were swollen and red. She stood up and wrapped her arms around me. My father lay on the bed. I broke apart from my mother to look at his face. His skin was blue-grey and puffy and his eyelids were shut tight. He seemed to be sleeping peacefully. The room was quiet. And as I inched closer to feel his body Uncle Kumi held me back without saying a word. My uncle took off his hat and gestured to Dr. Boateng, who moved to pull a white blanket over my father's head. Two hospital attendants came in and wheeled him away. I heard my mother scream as she slumped to the floor. My gaze did not shift. I stared into that empty space where the bed had been removed. The world was empty. I felt so small, so weak, and so helpless. I had been betrayed by Dr. Boateng and his promises. I fell into Uncle Kumi’s arms and struggled for air.

The days felt longer. Under the evening sky, children played. Their joyful voices mixed with the loud waves of Labadi Beach. I smelled the ocean as a strong breeze blew, and Auntie Cece's overgrown cassava plants swayed with the wind. The voices of the children grew nearer and soon, Ama came running


around the yard with her playmates. I tried taking an afternoon nap, but my body ached. I sat up in bed and from my room I spotted the craft box lying beneath the shed. I walked outside and set it on the table. I opened it. Inside were all the new materials I had not used. I closed the lid and pushed it aside. As I sat under the shed staring into nothing Ama called out for me to join them. I shrugged, and Ama ran off with her friends. My old kite that had been destroyed rested against the wall. I picked it up and loosened the strings. Now covered in dust and its fabric shrunken, the kite was like a carcass in my hand. I pulled on an angle and it ripped in half. I tossed the kite aside and looked into the clouds. Before my eyes the sky appeared grey and a surge of sadness overpowered me. I had lost my superpowers and felt like a bird without wings. When I ventured back inside, my mother was resting on the mat in the centre of the living room. She was exhausted, almost as tired as my father as he slept in hospital. I hated the black dress she wore. I hated how its edges closed around her neck and her wrists so that no part of her body was exposed save for her sunken face. I hated the black head scarf she wore to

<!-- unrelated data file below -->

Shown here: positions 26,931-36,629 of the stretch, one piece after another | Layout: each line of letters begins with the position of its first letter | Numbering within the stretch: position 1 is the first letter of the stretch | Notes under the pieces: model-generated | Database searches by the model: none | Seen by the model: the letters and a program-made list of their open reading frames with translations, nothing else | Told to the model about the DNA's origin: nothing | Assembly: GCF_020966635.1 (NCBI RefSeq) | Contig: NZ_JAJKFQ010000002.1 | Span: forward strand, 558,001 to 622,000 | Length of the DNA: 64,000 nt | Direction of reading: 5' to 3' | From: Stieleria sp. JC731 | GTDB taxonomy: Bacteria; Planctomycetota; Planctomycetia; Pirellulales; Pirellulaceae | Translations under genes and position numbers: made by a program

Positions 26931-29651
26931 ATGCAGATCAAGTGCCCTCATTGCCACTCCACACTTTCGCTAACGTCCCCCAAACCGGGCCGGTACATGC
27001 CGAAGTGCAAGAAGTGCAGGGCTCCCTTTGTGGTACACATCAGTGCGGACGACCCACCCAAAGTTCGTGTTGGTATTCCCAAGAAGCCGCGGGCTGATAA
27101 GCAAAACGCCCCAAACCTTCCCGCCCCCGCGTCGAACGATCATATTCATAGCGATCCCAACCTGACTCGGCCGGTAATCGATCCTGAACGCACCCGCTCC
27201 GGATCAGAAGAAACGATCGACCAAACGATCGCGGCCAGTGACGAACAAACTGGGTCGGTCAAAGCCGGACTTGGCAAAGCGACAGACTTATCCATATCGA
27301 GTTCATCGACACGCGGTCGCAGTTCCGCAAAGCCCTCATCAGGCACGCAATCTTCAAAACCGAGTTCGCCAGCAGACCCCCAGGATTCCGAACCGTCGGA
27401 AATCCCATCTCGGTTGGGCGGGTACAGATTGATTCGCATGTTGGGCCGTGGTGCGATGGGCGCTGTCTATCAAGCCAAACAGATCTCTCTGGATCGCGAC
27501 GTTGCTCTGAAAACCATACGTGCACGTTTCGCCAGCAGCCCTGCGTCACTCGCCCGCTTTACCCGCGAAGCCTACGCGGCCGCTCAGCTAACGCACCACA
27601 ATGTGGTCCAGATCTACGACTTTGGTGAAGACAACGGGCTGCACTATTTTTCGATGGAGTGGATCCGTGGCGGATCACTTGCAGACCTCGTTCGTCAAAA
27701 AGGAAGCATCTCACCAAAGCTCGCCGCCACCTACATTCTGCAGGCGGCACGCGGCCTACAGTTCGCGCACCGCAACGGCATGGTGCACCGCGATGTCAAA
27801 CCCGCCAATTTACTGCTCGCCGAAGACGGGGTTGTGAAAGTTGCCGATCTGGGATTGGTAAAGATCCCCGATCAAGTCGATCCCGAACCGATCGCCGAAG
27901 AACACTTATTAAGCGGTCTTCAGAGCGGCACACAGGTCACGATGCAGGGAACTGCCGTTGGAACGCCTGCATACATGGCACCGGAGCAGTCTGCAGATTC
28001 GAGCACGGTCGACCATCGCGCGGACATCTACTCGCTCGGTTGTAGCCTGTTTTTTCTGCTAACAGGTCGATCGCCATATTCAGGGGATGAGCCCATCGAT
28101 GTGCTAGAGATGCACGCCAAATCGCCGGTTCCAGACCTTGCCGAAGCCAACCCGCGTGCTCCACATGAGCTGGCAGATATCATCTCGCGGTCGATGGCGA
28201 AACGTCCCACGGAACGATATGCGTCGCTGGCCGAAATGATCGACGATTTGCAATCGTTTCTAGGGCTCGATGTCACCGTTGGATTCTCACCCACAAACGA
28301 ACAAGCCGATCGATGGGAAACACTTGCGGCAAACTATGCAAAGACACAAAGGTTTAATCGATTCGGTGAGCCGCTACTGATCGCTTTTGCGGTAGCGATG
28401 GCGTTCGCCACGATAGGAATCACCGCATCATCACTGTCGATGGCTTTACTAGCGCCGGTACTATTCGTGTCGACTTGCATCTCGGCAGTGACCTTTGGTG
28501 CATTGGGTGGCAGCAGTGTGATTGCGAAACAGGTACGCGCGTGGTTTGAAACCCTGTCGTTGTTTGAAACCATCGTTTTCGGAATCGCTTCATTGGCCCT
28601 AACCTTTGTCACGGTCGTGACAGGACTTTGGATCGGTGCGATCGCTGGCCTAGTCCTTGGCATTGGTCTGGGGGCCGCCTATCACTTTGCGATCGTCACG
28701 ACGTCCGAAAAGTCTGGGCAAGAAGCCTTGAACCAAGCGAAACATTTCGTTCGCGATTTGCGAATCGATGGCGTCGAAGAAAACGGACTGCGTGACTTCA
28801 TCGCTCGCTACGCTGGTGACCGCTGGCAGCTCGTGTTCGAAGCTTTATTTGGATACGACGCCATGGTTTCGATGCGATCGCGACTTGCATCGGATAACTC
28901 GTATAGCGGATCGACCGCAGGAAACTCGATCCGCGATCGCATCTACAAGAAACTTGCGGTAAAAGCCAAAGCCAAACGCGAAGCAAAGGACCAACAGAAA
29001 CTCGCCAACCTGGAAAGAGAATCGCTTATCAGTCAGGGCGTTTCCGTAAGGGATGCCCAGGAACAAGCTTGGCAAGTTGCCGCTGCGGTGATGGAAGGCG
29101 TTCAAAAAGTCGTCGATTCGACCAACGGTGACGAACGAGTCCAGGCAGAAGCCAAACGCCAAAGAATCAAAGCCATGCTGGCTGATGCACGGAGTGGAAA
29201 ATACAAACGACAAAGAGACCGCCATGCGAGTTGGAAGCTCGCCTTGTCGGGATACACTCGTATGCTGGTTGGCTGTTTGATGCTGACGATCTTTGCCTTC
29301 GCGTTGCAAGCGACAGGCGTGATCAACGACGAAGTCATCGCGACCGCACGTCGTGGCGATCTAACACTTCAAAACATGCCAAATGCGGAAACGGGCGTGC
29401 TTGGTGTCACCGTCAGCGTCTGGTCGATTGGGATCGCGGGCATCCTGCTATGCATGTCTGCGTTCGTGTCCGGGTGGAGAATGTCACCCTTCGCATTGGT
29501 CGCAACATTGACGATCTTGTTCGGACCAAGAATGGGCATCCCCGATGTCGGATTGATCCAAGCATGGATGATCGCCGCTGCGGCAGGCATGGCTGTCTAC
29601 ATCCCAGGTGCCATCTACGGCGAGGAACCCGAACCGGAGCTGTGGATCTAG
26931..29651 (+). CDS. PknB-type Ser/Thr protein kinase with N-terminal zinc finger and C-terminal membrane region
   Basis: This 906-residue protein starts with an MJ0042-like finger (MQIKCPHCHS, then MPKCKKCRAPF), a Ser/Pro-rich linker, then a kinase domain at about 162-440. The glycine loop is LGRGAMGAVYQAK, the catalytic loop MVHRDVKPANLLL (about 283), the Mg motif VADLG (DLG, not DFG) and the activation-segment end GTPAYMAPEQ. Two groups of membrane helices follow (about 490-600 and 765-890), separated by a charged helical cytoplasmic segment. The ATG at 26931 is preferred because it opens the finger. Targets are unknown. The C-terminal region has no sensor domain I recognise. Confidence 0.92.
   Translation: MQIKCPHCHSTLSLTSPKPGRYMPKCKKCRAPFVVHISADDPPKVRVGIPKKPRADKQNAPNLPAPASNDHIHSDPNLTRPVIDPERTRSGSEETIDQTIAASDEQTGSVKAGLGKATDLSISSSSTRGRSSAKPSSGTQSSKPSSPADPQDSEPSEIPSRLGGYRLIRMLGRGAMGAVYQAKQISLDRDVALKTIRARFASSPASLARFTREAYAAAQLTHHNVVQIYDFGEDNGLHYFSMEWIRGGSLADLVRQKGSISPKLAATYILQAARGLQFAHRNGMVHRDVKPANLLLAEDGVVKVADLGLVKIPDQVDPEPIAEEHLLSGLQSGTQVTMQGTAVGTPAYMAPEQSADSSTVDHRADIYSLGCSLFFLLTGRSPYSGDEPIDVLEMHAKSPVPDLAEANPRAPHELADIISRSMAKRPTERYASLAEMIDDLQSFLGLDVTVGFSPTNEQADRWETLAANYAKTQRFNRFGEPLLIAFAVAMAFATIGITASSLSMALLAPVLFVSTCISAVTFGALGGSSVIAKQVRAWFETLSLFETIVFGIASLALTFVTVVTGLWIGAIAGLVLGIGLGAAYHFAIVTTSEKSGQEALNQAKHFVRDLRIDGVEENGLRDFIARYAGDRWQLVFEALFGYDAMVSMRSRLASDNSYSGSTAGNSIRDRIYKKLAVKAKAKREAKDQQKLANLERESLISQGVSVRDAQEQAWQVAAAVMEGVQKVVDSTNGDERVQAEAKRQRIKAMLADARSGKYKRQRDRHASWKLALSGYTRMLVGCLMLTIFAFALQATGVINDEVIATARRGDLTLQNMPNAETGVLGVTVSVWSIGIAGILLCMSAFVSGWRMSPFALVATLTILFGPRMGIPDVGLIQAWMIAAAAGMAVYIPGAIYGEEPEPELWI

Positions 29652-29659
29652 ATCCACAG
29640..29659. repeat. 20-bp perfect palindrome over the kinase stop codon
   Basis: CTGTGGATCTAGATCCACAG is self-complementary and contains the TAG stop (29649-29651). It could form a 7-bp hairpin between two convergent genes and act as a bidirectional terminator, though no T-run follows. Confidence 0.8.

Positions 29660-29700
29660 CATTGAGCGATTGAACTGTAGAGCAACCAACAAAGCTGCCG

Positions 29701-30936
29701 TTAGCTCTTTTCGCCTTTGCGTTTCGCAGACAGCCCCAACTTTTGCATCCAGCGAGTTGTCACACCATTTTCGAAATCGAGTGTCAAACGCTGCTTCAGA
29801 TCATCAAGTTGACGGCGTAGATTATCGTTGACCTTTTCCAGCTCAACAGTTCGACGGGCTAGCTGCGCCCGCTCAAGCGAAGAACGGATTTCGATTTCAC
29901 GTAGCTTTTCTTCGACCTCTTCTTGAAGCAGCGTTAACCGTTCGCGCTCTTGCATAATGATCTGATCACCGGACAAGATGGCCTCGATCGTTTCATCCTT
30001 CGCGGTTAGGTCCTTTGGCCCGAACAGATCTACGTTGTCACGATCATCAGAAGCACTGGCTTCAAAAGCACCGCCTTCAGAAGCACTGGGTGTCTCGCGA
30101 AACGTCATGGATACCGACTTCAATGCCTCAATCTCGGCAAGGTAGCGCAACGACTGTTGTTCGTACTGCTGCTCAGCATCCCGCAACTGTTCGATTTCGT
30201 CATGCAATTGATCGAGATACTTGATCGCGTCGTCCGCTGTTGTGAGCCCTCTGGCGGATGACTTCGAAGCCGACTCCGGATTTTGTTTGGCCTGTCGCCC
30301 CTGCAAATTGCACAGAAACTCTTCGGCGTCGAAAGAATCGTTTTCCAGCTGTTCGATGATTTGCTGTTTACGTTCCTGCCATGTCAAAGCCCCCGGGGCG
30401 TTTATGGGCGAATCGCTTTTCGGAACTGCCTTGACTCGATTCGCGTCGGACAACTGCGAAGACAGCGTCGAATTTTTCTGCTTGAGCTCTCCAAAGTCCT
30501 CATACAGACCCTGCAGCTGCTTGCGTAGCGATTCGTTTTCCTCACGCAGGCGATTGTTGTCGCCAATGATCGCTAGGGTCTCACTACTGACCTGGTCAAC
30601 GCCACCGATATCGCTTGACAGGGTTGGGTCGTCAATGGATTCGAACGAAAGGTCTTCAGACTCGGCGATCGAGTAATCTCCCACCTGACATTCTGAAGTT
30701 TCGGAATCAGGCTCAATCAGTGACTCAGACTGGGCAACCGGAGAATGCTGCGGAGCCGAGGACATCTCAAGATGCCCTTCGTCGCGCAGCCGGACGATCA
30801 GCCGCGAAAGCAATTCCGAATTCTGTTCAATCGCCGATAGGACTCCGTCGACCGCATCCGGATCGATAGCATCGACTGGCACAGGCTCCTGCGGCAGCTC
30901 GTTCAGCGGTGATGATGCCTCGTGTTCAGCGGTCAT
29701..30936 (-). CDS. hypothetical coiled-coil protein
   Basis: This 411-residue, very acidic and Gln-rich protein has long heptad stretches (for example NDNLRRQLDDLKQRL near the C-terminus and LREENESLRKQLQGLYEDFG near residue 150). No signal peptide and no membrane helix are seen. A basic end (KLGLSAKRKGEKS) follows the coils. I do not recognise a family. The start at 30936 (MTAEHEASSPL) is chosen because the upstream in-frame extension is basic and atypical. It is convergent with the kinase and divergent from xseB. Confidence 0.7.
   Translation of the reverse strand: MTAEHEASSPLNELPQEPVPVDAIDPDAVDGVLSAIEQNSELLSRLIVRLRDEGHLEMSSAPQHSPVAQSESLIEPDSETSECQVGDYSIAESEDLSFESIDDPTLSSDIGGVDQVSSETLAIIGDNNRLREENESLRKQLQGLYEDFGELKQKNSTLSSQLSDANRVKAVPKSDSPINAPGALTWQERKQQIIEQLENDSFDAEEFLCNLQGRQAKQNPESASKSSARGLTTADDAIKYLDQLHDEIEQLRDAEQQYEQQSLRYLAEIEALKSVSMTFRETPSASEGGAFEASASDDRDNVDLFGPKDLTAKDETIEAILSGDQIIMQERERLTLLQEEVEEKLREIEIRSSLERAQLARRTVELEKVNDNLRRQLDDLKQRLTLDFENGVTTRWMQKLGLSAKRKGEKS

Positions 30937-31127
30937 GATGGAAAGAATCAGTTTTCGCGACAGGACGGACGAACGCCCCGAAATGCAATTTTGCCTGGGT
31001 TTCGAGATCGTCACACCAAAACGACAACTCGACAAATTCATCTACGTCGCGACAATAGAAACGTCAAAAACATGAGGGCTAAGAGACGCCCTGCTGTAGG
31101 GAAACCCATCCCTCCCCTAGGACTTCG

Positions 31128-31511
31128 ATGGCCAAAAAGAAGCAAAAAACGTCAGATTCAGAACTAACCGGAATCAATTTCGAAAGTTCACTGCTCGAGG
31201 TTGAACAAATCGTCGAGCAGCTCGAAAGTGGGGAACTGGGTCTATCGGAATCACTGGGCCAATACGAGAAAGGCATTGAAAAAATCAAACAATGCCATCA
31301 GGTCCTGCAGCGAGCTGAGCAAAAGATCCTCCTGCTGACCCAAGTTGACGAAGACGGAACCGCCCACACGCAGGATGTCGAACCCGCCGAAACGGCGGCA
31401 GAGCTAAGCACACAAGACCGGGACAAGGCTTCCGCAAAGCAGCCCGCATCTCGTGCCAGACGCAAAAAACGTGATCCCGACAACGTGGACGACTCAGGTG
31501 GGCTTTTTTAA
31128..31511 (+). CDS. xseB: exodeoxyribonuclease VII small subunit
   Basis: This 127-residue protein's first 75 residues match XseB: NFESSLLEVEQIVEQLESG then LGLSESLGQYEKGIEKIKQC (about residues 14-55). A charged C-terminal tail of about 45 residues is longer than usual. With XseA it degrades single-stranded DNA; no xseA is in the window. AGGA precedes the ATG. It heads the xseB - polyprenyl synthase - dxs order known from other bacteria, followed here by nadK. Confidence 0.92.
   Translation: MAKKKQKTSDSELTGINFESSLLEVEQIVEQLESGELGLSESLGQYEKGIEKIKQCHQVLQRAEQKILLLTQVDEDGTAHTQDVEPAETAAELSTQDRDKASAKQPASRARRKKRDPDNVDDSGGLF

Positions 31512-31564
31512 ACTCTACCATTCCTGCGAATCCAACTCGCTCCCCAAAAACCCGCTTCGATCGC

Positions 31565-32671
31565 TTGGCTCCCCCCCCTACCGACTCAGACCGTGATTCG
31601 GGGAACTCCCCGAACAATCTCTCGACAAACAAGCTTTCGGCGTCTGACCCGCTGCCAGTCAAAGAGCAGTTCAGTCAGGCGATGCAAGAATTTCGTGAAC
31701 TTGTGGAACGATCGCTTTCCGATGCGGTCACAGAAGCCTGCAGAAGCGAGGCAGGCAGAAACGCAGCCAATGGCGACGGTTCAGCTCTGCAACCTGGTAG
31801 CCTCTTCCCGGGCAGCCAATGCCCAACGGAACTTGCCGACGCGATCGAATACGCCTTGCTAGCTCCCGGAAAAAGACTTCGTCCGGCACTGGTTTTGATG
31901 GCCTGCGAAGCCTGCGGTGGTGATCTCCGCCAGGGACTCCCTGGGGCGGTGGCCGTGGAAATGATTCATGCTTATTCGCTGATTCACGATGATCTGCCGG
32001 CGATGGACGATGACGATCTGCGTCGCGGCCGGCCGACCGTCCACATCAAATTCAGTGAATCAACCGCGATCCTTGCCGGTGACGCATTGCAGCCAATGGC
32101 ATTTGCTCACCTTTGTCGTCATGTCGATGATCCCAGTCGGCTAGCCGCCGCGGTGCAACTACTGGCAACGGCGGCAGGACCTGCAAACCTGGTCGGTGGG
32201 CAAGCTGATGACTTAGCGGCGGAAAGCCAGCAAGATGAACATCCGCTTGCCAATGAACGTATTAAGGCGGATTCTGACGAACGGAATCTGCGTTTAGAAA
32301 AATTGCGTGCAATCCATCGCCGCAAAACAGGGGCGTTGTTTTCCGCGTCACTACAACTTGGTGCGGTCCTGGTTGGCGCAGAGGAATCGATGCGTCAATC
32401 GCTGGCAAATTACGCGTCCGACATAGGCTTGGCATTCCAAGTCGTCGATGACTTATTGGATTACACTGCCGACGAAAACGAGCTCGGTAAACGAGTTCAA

cover her shaved head. I hated how her sadness widened the void around us. Our laughter was gone and we sat looking at each other with long faces. Mother watched from the living room. Her arms were folded, face buried in one hand. And the look she wore reminded me of the chaos of my father's funeral. On that day, women from his village had screamed, Papa Cudjoe wake up! Wake up! And men took off their hats and bit their lower lips. My father's brothers and sisters wailed, following the procession of the hearse. It felt as if the whole world was mourning.

Three weeks had passed since the burial rites.The Asafotu Festival was mere days away. One morning, I lay in bed listening to the birds. Outside, two brown robins perched on my craft box. I watched them chirp like choristers. Their lively sounds caught my ears and I continued observing them settle on my box. As they flew away, I became curious as to what a bird was without its wings. A bird was nothing without them. The magic of flight freed the bird, and I imagined that same freedom each time I manoeuvred my kite through the sky. Whenever I raced through Asaba Field and unfastened the